Disgrace Presentation

Helene Nguyen, Wesley Rostetter, Jackie Caivano


J. M. Coetzee

  • Author Coetzee was born in Cape Town, Cape Province, Union of South Africa, on 9 February 1940 to parents of Afrikaner descent.
  • Coetzee attended St. Joseph's College, a Catholic school in the Cape Town suburb of Rondebosch
  • Coetzee has been the recipient of numerous awards throughout his career, although he has a reputation for avoiding award ceremonies
  • Coetzee was, according to Fred Pfeil, at "the forefront of the anti-apartheid movement within Afrikaner literature and letters"

After Apartied in South Africa

  • Around 18 percent of South Africans say they would not approve of living in a residential area in which half their neighbors were people of other races, and more than 20 percent said they would disapprove of working for and taking instructions from someone of another race.
  • The survey found that a clear majority (83.8 percent) agree that apartheid was a crime against humanity and 82.5 percent agree that before the transition to democracy, the state was responsible for committing atrocities against anti-apartheid activists. A further 81.1 percent agree that the apartheid government wrongly oppressed the majority of South Africans
  • A split is evident in response to a question that assesses apartheid’s economic legacy: whether or not black South Africans are still poor today as a result of the lasting effects of apartheid.

    The poll found 82 percent of black South Africans agree that this is the case, as do 73.3 percent of Indian/Asian and 61.4 percent of colored South Africans. Only about half (50.6 percent) of whites agree.

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Rates of Violence Between Races and Gender

  1. Gender

  • South Africa as having “the highest rate ever reported in research anywhere in the world.”
  • “Of all the matrics (high school graduates) in your class, one third have been raped!” says a public education announcement on Talk Radio 702, referring to statistics that estimate more than 30 per cent of girls have been raped by the time they are 18.
  • In South Africa, statistics say someone gets raped every four minutes. Only 66,196 incidents were reported to police last year and their investigations led to only 4,500 convictions
  1. Race

  • Achille Mbembe (2006) writes, “Crime is fast destroying the moral fabric of South African cities and is becoming the major threat to South Africa’s democracy as well as the not so hidden name of a ‘class war’ which itself is, to a large extent, a continuation of the ‘race war’ of yesterday”.
  • During 2010, 4030 civilians died in Iraq (www.iraqbodycount.org , 2011), compared to 16,834 officially recorded murders in South Africa.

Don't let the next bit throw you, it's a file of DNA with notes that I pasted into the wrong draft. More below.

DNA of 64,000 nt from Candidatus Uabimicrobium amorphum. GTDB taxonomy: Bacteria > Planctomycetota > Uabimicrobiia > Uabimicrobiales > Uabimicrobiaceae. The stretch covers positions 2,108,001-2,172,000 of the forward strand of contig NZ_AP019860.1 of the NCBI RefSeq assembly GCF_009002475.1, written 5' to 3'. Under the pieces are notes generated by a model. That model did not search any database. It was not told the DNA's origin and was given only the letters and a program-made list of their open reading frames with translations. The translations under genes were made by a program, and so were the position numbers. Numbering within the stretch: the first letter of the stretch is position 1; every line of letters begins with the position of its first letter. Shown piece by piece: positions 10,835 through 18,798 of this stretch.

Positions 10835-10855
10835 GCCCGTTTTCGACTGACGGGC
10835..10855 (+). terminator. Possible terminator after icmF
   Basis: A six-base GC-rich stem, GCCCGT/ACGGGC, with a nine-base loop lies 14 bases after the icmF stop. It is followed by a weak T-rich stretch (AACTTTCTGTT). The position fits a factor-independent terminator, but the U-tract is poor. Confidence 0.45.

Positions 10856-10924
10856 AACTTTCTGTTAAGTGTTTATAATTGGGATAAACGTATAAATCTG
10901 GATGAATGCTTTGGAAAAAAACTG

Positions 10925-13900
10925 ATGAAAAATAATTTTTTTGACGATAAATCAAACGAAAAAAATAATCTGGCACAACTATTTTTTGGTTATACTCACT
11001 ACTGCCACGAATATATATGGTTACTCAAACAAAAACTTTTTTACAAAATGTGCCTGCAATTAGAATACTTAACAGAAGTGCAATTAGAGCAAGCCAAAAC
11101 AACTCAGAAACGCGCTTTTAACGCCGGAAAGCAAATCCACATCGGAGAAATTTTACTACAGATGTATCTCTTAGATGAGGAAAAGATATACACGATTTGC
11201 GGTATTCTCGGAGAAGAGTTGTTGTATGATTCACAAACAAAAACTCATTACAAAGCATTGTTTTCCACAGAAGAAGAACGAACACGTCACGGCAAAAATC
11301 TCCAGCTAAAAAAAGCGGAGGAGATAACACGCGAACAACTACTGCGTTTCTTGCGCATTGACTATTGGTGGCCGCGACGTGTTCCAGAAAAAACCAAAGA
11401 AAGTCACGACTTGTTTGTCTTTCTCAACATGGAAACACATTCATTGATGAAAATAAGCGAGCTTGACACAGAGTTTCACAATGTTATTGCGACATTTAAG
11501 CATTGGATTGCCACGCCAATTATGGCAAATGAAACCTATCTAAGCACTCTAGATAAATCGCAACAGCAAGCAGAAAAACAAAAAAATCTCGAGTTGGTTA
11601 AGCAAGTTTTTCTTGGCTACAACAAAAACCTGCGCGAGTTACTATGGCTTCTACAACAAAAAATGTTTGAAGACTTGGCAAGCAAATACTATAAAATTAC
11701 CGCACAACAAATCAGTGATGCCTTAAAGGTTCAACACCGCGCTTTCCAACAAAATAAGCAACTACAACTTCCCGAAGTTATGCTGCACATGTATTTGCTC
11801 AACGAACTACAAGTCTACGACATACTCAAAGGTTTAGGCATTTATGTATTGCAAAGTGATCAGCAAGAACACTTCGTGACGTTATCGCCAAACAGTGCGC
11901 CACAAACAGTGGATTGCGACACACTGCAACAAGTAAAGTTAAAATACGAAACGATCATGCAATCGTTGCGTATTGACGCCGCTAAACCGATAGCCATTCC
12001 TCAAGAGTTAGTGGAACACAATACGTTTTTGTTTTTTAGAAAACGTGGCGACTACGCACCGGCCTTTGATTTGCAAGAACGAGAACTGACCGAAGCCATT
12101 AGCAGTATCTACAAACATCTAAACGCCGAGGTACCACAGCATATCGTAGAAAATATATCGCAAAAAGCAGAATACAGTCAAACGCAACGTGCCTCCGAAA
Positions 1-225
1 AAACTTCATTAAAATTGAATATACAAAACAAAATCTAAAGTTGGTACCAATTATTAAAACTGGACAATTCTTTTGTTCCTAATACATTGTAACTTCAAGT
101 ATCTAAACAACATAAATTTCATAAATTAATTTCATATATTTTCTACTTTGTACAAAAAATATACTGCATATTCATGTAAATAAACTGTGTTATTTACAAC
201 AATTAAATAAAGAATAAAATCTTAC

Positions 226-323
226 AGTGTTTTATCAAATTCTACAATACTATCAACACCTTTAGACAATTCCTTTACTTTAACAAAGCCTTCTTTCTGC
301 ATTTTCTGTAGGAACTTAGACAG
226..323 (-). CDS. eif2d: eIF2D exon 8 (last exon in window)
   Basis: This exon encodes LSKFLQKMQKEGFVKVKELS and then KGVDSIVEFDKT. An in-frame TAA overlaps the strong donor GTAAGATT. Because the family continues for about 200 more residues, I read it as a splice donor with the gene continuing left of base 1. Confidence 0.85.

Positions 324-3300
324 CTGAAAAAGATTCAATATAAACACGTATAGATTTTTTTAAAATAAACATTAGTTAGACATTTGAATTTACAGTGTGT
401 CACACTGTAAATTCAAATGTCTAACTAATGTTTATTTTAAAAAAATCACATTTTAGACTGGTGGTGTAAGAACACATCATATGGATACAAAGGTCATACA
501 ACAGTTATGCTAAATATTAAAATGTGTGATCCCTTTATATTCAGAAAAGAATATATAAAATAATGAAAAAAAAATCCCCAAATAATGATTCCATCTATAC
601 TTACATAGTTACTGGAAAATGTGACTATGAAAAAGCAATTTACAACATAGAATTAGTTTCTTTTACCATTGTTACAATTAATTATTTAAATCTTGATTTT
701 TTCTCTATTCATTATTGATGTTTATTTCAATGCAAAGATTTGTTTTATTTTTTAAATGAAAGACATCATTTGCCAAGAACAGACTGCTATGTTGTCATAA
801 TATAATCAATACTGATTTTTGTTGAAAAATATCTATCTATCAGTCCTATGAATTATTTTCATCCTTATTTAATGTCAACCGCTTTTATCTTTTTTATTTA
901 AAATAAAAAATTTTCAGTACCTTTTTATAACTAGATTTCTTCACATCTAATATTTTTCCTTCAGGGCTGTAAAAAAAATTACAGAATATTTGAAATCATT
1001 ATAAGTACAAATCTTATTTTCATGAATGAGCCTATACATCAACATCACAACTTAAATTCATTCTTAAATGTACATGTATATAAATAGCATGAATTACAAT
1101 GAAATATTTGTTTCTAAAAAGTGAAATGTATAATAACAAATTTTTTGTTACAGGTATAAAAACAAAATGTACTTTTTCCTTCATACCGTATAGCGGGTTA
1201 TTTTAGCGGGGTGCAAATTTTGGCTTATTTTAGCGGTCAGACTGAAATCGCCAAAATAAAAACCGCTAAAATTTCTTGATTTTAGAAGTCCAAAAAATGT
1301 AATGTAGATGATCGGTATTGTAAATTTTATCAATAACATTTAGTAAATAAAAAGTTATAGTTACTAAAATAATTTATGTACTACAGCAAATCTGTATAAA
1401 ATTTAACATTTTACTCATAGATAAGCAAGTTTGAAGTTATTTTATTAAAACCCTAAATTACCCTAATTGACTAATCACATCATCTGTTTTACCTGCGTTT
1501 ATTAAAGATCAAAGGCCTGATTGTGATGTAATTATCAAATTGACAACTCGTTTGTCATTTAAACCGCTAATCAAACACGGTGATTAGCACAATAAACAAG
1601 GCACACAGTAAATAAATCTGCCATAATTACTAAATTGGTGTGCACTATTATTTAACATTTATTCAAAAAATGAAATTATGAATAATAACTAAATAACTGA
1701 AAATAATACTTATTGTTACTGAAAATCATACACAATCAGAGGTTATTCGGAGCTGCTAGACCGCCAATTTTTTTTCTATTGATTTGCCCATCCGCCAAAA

• Where official figures for April 2009 to March 2010 note 68,332 sexual crimes, 13,902 carjackings, 205,293 assaults with the intent to inflict grievous bodily harm, 197,284 common assaults, and 113,755 robberies with aggravating circumstances (www.saps.gov.za , 2010), claims of underreporting underscore the gravity of matter
  • Continuation of attacks on white farmers is purely criminal, media reports and eye witness accounts indicate a racial motive behind a substantial number of these attacks

John Malkovich - 2008 Disgrace Trailer


  1. Power- position, sex, political, monetary
  2. Justice/Judgement
  3. Acceptance

Disgrace Questions

  1. How do different characters in the novel experience disgrace?
  2. Once someone is in a state of disgrace, can they get out of it?
  3. After thinking about all the different women that David slept with during the novel, why is he so unattached? What makes Melanie different?
  4. What is the relationship between sex and disgrace for 1.) David 2.) Melanie 3.) Lucy
  5. In what ways are justice and judgement warped in this novel?
  6. In what ways are David's and Lucy's silence the same?


Bessie Head, Life

-Life and Lucy both lost the power in their lives

-Both lose power, then turn to get married (power over men)

-Men both get off or could have gotten off with very little punishment

-David could have just apologized for a slap on the wrist

-Lesego could have gotten off because he appealed to the white judge

The Museum

-David and Lucy and Bryan and Shadia can’t communicate with each other effectively

-Lucy and

Shadia want their male counterparts to understand their homeland/connection to the land but they don't get it so the relationship isn't working

Things Fall Apart

-Okonkwo & David parallels

-stubborn, prideful, fear of becoming obsolete, take advantage of women

-Both are outcast from their lives, but both plan on returning.

-David returns to literary world with Byron Musical

-Okonkwo returns to home after 7 years to resume the life he had.

-Both lose their old selves/way of life and kill themselves

-Okonkwo literally because he can’t stand that the tribe is no longer what it used to be

-David metaphorically when he settles to bringing dignity to dead dogs.

-David does this because he relates to dogs because they are only living according to their nature, but yet they are still being punished.

-David & Lucy talk about starting over with nothing, like dogs.

-Bev asks David “Are you giving him up?” talking about the dog(old life) . David says yes